This Saturday will be the eighth Market of the 2015, meaning we're a third of the way through the regular season. As of this writing, the summer has been pretty hot and very humid and too doggone wet, and as uncomfortable as that may be for us humans, fruit- and vegetable-bearing plants mostly love the rain, especially when it comes late in the day like it typically has been, so they're still getting plenty of sun before the clouds roll in. (This tendency toward late-afternoon thunderstorms has been playing havoc with our plans for a postwork swim though.) When the skies darken at 4:00 pm, we must remind ourselves that it's much better rainy than droughty for our farmers, which is some consolation as we put our bathing suit back in the drawer.
Make Way for Yewts
The Lansdowne Community Youth Garden practically snuck into last week's Market, not letting us know they were ready and raring to go until it was too late to talk them up much in this newsletter. But we'll rectify that now. What you need to know is that the CYG is literally all of the things the name says -- a community garden planted in the field behind the high school and tended by 13 Penn Wood students. Their slogan -- Five Blocks Fresh -- is also the literal truth. The garden has been in existence and represented at the LFM for a few years now, so they're getting good at this and will be offering free recipe cards along with their squash, tomatoes, peppers, chard, herbs, and pesto. Like the CYG Facebook page to keep abreast of what they're up to. (Their location at the Market will likely change from week to week, so you may have to search a bit to find them.)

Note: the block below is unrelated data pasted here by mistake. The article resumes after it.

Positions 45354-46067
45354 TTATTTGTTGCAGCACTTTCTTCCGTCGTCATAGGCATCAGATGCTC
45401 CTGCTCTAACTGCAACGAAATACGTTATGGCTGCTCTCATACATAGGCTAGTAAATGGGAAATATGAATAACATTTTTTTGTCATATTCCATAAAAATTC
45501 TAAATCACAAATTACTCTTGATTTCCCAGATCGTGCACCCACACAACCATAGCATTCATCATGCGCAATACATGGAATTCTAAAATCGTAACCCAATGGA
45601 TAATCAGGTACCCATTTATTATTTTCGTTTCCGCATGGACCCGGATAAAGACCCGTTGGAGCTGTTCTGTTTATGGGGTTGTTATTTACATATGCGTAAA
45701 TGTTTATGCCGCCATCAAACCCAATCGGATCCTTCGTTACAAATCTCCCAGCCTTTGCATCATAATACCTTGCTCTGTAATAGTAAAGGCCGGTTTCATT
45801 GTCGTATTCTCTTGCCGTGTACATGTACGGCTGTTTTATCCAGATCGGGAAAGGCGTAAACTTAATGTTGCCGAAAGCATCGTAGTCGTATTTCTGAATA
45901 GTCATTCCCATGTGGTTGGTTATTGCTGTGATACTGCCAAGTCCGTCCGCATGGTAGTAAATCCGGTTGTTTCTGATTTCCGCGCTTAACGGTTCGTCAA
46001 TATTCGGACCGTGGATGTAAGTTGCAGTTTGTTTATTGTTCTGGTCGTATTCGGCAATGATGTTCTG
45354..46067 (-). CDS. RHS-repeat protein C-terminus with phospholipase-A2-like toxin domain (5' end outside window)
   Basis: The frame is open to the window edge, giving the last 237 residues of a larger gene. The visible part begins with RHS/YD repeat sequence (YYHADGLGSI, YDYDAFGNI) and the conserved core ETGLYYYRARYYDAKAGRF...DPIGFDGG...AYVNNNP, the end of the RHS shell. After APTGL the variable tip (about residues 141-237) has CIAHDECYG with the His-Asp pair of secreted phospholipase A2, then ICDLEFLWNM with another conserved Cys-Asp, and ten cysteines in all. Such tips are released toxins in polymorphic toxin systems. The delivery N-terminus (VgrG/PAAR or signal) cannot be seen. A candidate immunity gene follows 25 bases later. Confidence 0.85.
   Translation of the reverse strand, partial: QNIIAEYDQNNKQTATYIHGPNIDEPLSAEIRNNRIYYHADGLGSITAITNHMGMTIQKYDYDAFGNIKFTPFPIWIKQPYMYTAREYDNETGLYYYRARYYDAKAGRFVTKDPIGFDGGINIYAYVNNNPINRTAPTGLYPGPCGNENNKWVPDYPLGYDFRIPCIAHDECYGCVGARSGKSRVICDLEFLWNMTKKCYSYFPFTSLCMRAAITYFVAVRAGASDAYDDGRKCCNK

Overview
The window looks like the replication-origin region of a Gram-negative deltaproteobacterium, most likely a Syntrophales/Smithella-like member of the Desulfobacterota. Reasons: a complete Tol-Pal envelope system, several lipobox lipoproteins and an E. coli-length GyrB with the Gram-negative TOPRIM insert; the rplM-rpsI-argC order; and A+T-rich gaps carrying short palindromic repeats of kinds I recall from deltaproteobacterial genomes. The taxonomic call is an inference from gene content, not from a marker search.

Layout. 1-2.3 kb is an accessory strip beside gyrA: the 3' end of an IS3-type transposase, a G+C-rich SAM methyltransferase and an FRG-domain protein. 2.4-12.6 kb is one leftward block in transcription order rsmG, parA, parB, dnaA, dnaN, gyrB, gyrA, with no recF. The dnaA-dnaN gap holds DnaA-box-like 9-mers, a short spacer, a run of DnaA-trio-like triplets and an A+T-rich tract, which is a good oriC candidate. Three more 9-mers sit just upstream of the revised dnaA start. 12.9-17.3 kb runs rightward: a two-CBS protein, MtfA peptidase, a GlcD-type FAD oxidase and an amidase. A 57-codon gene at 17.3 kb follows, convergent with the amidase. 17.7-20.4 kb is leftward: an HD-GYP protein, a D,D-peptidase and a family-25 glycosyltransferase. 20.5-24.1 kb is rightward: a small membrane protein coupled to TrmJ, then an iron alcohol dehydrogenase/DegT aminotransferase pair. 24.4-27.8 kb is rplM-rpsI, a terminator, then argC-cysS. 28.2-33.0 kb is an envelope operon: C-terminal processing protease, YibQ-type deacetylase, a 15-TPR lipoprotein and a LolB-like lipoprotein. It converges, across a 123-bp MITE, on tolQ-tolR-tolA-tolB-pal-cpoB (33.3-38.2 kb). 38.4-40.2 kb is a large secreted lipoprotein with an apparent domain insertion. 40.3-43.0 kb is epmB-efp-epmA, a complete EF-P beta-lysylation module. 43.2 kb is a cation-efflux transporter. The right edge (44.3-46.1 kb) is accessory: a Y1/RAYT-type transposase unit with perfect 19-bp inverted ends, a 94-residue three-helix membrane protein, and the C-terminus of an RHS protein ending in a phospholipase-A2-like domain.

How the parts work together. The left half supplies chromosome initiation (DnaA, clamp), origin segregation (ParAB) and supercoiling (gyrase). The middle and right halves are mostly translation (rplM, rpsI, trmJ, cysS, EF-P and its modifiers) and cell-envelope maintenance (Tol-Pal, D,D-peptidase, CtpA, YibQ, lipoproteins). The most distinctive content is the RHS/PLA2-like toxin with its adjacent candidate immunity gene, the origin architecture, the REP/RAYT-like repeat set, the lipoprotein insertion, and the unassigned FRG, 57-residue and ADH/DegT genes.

Thinking and Acting Both Locally and Globally
Sebastian Interlandi has owned Creative Shepherd Farm all the way up in Ava, New York, since 2009, when he was still a science teacher at Penn Wood High School. But now he's a gentleman farmer and businessman who is focusing on value-added farm products (ie, he takes his produce and does something with it and then sells it, which is what small farms need to do nowadays to survive). His getting-better-all-the-time lineup of products includes soft and aged cheeses made using certified organic milk from a neighbor's dairy, preserves and salsas from his own fruits and vegetables, and beer and sodas, because they are fun to make and sell. He also sells eggs laid by his own grass-fed free-ranging hens and by a flock of 400 chickens owned by a local teen.
But Sebastian has interests beyond Ava and Lansdowne. A few times a year he travels to Ecuador to obtain fair-trade coffee, sugar, and artisan items (this last sold mostly at other markets). He has even established a corporation, Paraiso del Pastor, to help family farmers there stay in business by purchasing their organic fruits for about 20% above market value and making marmalades in a commercial kitchen there that are then brought back for sale in the States.
Creative Shepherd offers CSA baskets that include some mighty fine not-available-at-the-market stuff (like beer). While it's too late to join the CSA this year, you can talk with Sebastian about getting on his email list so you can hop on board in 2016. Till then, you'll have to be satisfied with the always interesting stuff he has available on the first and third Saturdays each month.